Many of us fail to realize, however, that we can also teach the children (of God) that we know of a safe haven from the churning seas and blustery winds of life.
That safe haven is a home…where they find unconditional love, acceptance of who they are, and appreciation for the unique person they are.
Every child (of God) needs to feel safe and loved.
I talk about children being treated with respect, and living in an environment of harmony and support. I speak of helping others in our family with corporal and spiritual works of Mercy, (though that’s not the term I use; I just give examples). There can be a lot of demands for us along the road.
But in the spiritual realm, Heaven is the ultimate Safe Place. And we are all His children who need to know we are loved. And those of us who DO know, have an obligation to tell the others. It’s our mission that we share with our Brother, Jesus. And so His obedience, and service, and humility, and mercy become ours. He’s the Way, the path, the Road that leads Home.
I also touch on how a Child of God should know his or her Parent (God) will really listen and so that Child will be more inclined to share and ask for support, and so much more, and how comforting and stress-reducing that can be in a Child of God’s life. Who is going to tell them that, if not those who already know?
Sometimes we can forget that we have that mission because our life seems to always keep us in a state of flux! As an Army wife I can say that the Army often presents the unexpected. Just as when Dorothy’s house gets lifted up by a plains Twister and set down in colorful Oz, we are often swept up by a move to a new location that we know nothing about, or the news that our husband will deploy maybe…I was encouraging a young Army sister a while back concerning an unexpected turn of events in her family’s life and shared these words with her:
The important thing to remember is that God is in control and He has a plan. If we believe that, we can say “Thy will be done” and truly mean it! I always say the Army likes to think it’s in control, but God is in control. Most of my husband’s 36 year career and 33 years of our marriage have been filled with the unexpected. Trust in God and remember that All shall be well. You have to abandon what you thought would happen and let Him lead you on your new path, just as He did in the old “known” path. That abandonment is very liberating. When you realize none of it depends on you and that you must rely on Him – well that is a beautiful thing. And it’s a peaceful thing. A peace filled thing.
St. Ignatius suggested that you should “Try to keep your soul always in peace and quiet, always ready for whatever our Lord may wish to work in you. It is certainly a higher virtue of the soul, and a greater grace, to be able to enjoy the Lord in different times and different places than in only one.” Certainly apropos words for a Military wife, eh? It’s like he knows my life! Of course He does.
And while we are on whatever road He places us, we must remember that we are each on our own unique journey Home. Your age doesn’t matter – you may still be in the earlier part of the trip than someone much younger than you. I find sometimes that I am. My 30 year old daughter, Maggie, is well ahead of me on the journey when I look back on 30 year old me. She is SO far ahead of me in some ways than I was back then. It is humbling, impressive, and I ponder in my heart how this came to be.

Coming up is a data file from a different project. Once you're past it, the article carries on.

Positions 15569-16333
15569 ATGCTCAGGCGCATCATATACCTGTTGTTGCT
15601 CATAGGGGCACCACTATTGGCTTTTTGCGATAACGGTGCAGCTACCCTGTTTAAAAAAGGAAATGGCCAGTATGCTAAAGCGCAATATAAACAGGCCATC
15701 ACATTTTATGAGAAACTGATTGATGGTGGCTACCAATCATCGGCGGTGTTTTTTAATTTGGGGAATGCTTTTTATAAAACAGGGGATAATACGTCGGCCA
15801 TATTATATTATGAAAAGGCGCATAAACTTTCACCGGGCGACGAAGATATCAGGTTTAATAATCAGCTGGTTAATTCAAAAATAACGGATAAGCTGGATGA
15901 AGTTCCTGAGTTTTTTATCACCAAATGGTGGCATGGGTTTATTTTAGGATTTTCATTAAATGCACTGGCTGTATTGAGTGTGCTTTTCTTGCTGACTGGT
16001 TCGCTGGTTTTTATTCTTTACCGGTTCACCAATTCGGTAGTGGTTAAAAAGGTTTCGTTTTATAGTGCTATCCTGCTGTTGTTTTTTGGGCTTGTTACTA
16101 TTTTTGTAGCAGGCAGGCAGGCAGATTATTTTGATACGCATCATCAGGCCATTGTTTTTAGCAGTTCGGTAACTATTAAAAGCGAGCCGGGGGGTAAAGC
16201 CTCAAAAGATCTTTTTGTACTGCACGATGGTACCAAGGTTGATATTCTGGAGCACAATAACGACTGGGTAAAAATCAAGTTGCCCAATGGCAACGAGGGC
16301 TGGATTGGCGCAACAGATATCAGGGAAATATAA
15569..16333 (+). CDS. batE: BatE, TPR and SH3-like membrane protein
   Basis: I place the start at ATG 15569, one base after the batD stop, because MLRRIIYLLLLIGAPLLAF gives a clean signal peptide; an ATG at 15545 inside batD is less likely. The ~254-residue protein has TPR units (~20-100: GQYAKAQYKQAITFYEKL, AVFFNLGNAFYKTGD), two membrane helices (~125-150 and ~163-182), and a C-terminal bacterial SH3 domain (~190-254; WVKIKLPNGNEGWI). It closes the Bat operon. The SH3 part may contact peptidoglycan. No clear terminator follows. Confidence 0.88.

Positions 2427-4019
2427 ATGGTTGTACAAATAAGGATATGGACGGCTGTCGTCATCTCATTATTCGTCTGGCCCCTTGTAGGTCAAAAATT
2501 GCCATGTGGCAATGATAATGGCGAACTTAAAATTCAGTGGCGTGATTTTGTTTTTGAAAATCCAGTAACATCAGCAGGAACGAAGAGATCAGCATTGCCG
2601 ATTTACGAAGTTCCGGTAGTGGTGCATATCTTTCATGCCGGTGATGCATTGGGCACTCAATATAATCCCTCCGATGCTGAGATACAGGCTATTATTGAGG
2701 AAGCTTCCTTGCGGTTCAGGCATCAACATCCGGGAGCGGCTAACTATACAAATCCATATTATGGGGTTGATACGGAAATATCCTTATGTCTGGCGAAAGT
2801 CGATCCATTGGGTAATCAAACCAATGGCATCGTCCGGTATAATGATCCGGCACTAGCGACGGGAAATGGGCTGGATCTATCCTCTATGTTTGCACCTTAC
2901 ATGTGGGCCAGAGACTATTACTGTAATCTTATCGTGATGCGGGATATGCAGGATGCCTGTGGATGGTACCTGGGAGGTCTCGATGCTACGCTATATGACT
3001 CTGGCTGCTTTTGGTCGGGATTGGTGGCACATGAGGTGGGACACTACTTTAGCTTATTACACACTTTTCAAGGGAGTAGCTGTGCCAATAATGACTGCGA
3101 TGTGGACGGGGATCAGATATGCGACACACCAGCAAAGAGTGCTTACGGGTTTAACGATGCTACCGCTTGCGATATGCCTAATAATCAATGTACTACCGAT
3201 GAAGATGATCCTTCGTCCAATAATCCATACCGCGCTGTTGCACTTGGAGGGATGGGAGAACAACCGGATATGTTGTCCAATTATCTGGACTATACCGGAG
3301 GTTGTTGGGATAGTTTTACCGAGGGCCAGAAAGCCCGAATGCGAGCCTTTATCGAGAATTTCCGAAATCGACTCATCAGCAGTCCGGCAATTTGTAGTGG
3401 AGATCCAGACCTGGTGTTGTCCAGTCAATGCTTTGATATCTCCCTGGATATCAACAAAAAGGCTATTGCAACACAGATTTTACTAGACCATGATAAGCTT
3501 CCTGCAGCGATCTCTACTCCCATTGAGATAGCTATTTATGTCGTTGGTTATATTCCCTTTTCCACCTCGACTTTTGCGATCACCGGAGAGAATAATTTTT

So, the point of this is just to say ‘don’t be too hard on yourself’ as you travel on your road. Don’t compare yourself to others; and don’t judge those who are far behind. Just love them, try to be a help and never a hindrance.
Because I know that Jesus is the Way, and that He is with us! And I know that He is within us, as a believer. And if you believe, well, now we have to act. We can’t be passive. I would say we have to breathe the Holy Spirit in. I read a great quote the other day about the Peace of Christ coming to us. If you want the Holy Spirit to act in your life, “don’t hold your breath.” It’s not just inspiration, it’s respiration. Breathe Him in and then breathe Him out. When you breathe Him out, it is HIS work you do; it is HIS words you are speaking; it is HIS mercy you give; HIS love you share; and HIS day to tackle so you don’t have to worry.
But back to the road we travel, that long, winding road. It’s clear we should never have expected a “rose garden, caviar and champagne,” even sunshine every day, based on what Pope Francis said about what the Christian can expect. And he, of course, is only summing up Jesus’ words on the subject that we find in the Gospels.
C.C. James says, “I have to ask myself how I can possibly expect to know the Lord as he would want to be known if my life remains unscathed by trouble and grief. How can I hope to grasp anything of God’s heart for this broken planet if I never weep because its brokenness touches me and breaks my heart? How can I reflect his image if I never share in his sufferings? And how will any of us ever learn to treasure his mercy and grace if we never experience phases where these blessings seem absent?”
Embrace your road, unite the sufferings you will experience with those of our Lord and Savior, Jesus Christ. Remember you are following in the steps of the Master who became least of all. So, rejoice and be glad. And if you need some extra encouragement some days, read the Beatitudes again and again. Find comfort there and know you are not and have never been the only one to walk that road. You have an awesome example to follow and a perfect companion on the Way.
To return to The Lord of the Rings reference I made earlier. There is a scene in the movie, The Two Towers, that is very fitting for our Christian Military life. I was on my elliptical the other day watching that movie when I saw this scene.
Aragon, the Christ like figure in the series, says ‘My path is hidden from me’. But Arwen, the woman he loves, and who loves him replies, ‘It is already laid before your feet. You cannot falter now.’
And that is what we all must remember. Our individual “yellow brick” roads are laid before each of us. It doesn’t matter if it’s unknown. God is with us; He dwells within us. He who is all merciful, all loving, all powerful, all knowing. He is with us and dwells within us. And His Son shows us the Way. We cannot falter now.
To end this on a more Christian/less fantastical note, in the Book of Deuteronomy, just before Moses passes away, he speaks words to Joshua, who will lead the Israelites into the promised land, after 40 years, that we should embrace and absorb in our spirits: “Be strong and courageous. Do not be afraid or terrified because of them, for the Lord your God goes with you; he will never leave you nor forsake you.”